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Reinforcing Humanitarian Commitment: Rome Consensus 2.0 Statements at CND67

During the 67th Session of the United Nations Commission on Narcotic Drugs (CND), the International Federation of Red Cross and Red Crescent Societies (IFRC) reaffirmed its commitment to a humanitarian drug policy centered on humanity, health, and human rights. Through two fundamental statements, presented in both the regular session and the high-level segment, the Rome Consensus 2.0 highlights the importance of addressing the global drug problem with compassion, scientific evidence, and a focus on equity in health access.

Focus on Health and Human Rights

Dr. Massimo Barra, founder of the Rome Consensus 2.0 and head of the IFRC Substance Abuse Partnership.

The Rome Consensus 2.0 emphasizes the need to move away from punitive models in drug policies, proposing instead a paradigm based on health and human rights. This initiative advocates for intersectoral and multistakeholder approaches that consider specific gender and age needs, as well as the impacts of social and environmental determinants on health.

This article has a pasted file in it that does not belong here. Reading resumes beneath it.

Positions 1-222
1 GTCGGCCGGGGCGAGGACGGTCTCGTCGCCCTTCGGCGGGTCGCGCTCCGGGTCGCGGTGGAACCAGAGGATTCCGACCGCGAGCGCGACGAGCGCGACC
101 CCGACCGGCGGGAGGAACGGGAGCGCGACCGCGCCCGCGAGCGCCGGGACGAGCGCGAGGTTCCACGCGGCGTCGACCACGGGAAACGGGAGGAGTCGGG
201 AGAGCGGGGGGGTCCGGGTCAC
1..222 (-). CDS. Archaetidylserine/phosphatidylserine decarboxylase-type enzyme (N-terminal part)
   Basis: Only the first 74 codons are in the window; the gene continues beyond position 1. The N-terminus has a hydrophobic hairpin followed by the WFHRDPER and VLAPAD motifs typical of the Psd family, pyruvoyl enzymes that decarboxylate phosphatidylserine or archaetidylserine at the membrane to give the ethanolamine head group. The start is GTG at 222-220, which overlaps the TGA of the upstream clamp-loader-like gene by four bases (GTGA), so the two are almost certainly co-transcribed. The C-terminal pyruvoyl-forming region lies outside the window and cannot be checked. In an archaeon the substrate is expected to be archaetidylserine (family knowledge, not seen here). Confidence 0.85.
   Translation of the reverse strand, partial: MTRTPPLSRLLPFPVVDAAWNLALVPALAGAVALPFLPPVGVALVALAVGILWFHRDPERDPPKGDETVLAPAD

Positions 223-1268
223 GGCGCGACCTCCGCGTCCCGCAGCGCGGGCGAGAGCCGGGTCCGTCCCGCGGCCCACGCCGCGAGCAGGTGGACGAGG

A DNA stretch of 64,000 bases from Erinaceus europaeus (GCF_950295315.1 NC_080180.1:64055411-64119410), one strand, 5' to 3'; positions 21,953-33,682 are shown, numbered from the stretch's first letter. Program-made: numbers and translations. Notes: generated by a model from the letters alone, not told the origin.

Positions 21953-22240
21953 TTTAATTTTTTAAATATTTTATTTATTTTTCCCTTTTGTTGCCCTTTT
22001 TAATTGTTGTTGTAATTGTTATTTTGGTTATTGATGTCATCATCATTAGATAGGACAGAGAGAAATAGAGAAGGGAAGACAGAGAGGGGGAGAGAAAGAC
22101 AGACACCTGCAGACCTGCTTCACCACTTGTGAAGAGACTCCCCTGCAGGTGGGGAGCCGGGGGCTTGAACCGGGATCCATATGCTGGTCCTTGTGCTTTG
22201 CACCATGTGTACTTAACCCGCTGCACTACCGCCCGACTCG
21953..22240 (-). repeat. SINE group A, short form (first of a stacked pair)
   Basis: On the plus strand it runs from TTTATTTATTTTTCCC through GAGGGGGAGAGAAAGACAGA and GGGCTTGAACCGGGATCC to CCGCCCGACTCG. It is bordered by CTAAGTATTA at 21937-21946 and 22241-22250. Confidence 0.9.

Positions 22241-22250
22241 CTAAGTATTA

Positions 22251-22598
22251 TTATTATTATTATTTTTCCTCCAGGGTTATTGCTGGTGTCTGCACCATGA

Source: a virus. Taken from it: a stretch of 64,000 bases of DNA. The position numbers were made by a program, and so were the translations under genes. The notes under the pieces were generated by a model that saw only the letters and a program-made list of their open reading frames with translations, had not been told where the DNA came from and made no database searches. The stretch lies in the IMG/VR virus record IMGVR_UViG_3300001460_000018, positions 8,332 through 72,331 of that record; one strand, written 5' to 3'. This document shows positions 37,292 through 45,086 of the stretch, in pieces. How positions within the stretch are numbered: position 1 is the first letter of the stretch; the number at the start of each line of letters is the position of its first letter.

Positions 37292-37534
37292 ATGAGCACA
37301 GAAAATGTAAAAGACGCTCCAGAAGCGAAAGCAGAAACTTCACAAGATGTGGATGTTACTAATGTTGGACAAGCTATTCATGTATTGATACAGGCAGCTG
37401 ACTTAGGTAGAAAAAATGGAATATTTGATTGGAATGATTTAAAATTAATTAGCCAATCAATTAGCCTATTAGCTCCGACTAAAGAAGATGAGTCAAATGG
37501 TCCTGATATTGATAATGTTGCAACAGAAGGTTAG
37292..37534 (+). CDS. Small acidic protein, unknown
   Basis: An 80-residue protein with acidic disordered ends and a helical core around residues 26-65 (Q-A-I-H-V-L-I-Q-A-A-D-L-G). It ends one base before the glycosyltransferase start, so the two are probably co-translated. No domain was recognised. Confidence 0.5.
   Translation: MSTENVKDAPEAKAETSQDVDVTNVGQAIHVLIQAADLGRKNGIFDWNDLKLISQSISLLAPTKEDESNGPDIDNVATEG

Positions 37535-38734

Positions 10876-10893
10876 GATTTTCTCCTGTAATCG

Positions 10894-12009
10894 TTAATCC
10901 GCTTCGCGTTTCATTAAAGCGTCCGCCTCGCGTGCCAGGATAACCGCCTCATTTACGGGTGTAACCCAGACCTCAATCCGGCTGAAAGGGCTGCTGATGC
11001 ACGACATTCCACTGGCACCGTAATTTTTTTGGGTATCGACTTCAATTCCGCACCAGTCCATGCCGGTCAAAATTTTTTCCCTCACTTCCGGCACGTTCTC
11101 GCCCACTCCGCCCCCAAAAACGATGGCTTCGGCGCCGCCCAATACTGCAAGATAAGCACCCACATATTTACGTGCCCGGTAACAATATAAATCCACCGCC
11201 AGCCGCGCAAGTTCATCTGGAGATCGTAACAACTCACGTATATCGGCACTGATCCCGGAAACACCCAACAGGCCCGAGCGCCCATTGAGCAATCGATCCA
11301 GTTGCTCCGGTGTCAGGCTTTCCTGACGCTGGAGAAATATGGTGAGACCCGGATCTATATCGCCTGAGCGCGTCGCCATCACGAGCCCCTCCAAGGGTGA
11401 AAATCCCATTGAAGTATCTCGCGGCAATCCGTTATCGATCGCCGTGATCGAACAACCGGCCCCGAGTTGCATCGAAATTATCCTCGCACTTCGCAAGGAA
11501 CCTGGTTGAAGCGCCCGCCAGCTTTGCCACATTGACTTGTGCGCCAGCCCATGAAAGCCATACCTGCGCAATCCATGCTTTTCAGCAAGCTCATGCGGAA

The Value of Communities and Cooperation

Both statements underscore the crucial role of national societies as auxiliaries to public authorities and their significant contribution to strengthening health systems, especially in prevention, treatment, and care in cooperation with civil society, the scientific and public health structure, and the affected communities.

Call to Action

This moment represents a unique opportunity for Member States and stakeholders to discuss challenges and reaffirm their commitment to evidence-based and humanitarian drug policies. The IFRC and its partners are ready to share their practices and knowledge on the prevention and treatment of substance abuse, including overdose and associated health challenges.

Downloads and More Information

To delve deeper into the commitments and proposals of the Rome Consensus 2.0 presented at CND67, we provide the complete documents of the statements and the video of the ministerial segment statement:

We join the call for drug policy reform, moving towards models that recognize and promote the rights of people who use drugs, and we encourage the promotion of health and human rights-based approaches in our communities.